How to remove toxic mold and smell in drain pipes

Anywhere there is moisture that sits for a prolonged time period and is a food source, you are most likely going to find mold.

That is why a favorite hiding and breeding place for molds (fungi) is in and on the drains (pipe sweating) of your property.

Your drains serve as the delivery mechanism for all the dirty water and food waste that your property produces and delivers it to the city sewer pipes.

Over time, these wastes such as human hair, dead skin, and old food deposits start to build up in places like the the P-trap, which is the S-shaped pipe located underneath the sink and other areas.

The odor may be coming from the drain trap, which is designed to hold water and prevent sewer gases from entering your home through the pipe. If the trap has a clog from hair and other debris, it can’t do its job properly.

One of the best ways to get rid of an odor in a bathroom drain is to remove the clog.

The build-up is the perfect food for various molds and bacteria that will start to grow on the inside of the pipes if you do not clean and maintain them properly. This is a problem that is more common in older homes, but can happen anywhere.

As these microorganisms start to thrive, they reproduce more offspring as millions die to then become food for the new generation of microbes. Before you know it, your drains will be covered in a thick, pathogenic and toxic bio-slime that will create a foul smell.

Worse yet, this thick mold sludge may also lead to clogged pipes and extensive water damage. That is the last thing you want to happen!

Not only do these molds and bacteria create this unpleasant odor in your home, they can also cause health problems for you and your family.

According to the CDC and EPA, some molds can cause respiratory problems including allergies and asthma. Other molds may actually be more toxic or carcinogenic.

How do you clean the drain pipes?

Here are 5 quick steps to removing the smell from your drains:

Step 1: Expose the drain or remove the drain trap

You will need to remove the drain cover if this is for a shower or sink drain so you can clean it out properly.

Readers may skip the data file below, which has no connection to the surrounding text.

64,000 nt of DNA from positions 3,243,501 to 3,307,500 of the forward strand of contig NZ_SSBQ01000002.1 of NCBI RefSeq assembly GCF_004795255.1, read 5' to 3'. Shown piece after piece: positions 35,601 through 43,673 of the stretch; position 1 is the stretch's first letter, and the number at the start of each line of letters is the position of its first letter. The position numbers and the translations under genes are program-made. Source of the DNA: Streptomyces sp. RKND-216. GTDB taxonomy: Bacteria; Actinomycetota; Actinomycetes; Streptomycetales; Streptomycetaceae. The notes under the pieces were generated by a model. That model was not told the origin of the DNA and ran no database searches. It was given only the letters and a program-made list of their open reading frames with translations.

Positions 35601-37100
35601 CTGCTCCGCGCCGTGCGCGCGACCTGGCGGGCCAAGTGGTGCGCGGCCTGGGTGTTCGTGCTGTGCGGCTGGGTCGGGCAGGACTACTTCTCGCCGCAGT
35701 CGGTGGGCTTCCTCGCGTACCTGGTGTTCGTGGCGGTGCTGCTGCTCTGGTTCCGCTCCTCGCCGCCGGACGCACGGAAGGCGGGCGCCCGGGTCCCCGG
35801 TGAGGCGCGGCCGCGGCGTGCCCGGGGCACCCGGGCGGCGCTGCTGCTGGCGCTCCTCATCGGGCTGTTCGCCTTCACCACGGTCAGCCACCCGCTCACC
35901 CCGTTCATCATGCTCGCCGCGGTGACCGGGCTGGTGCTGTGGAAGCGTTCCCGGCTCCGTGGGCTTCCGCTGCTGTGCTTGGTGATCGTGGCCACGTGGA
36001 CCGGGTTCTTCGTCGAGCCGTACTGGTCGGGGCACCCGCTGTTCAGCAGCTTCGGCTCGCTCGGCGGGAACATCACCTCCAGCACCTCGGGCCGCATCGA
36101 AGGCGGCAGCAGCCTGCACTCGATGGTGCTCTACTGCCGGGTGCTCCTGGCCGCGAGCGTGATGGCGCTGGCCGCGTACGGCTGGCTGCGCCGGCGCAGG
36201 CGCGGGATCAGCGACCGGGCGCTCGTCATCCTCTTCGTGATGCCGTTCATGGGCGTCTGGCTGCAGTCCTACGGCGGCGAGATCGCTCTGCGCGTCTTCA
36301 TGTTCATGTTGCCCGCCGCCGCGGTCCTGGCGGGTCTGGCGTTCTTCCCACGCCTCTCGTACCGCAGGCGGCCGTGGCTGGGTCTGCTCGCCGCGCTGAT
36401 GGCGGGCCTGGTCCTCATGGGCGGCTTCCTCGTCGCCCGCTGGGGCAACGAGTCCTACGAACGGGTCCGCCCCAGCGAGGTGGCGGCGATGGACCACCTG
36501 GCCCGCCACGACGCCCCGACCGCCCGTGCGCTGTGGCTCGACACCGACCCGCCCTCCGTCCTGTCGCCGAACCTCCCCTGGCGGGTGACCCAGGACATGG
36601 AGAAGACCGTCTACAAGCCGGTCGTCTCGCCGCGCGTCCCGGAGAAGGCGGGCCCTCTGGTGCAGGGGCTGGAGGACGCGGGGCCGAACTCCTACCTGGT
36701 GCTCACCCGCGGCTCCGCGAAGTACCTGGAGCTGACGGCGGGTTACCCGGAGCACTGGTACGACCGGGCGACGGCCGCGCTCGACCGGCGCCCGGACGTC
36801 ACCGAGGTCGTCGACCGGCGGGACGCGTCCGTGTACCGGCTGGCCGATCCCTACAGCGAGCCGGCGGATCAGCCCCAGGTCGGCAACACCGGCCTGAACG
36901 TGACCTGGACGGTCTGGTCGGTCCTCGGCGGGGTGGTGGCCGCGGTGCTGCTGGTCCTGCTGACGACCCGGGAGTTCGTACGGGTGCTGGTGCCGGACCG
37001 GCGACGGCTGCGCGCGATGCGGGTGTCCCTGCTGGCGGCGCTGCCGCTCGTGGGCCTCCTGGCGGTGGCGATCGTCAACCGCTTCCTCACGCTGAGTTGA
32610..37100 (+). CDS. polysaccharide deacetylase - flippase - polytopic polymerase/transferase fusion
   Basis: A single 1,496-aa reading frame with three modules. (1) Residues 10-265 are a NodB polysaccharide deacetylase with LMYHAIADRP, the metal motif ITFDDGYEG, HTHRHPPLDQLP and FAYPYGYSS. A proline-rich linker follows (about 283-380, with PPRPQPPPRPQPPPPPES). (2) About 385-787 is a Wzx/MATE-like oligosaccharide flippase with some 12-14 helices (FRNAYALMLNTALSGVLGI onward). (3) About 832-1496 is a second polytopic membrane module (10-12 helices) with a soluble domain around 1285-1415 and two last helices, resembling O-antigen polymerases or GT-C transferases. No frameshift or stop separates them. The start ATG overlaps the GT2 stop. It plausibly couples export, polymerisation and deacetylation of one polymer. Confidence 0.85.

If the smell is also coming from the trap, you may have to remove that as well if possible.  The trap is an elbow-shaped pipe that’s located in your sink or tub drain underneath the sink.

Some traps have a cap that can be unscrewed, while others have to be removed using a wrench or pliers. Water will drain out immediately, so have a small bucket or bowl and rags handy.

With a shower or tub, it may not be possible to remove the trap unless you can gain access from underneath via a basement or crawl space with adequate room to perform the work.

Step 2. Remove all hair and debris

To remove hair from any of these areas, first use your plunger to clear any debris out of the drain pipe. Then use a pair of pliers to grab hold of any strands that might be caught in the drain opening.

Even better than pliers, purchase a plastic snake drain tool that can go deeper and is more effective. They feature sharp edges to easily grab strands of hair and gunk stuck inside your plumbing.

Step 3. Clean the drain trap

Make sure you remove al the hair and gunk Get half a cup some baking soda and slowly pour it down the offending drain and let it sit overnight. This will start to kill the mold and dry up the slime.

Step 4: The next day, get 2 cups of white cleaning vinegar or hydrogen peroxide and pour it down the same drain. It should start to foam.

This will also kill the mold and start to loosen the mold colony’s hold on the inside of the pipes.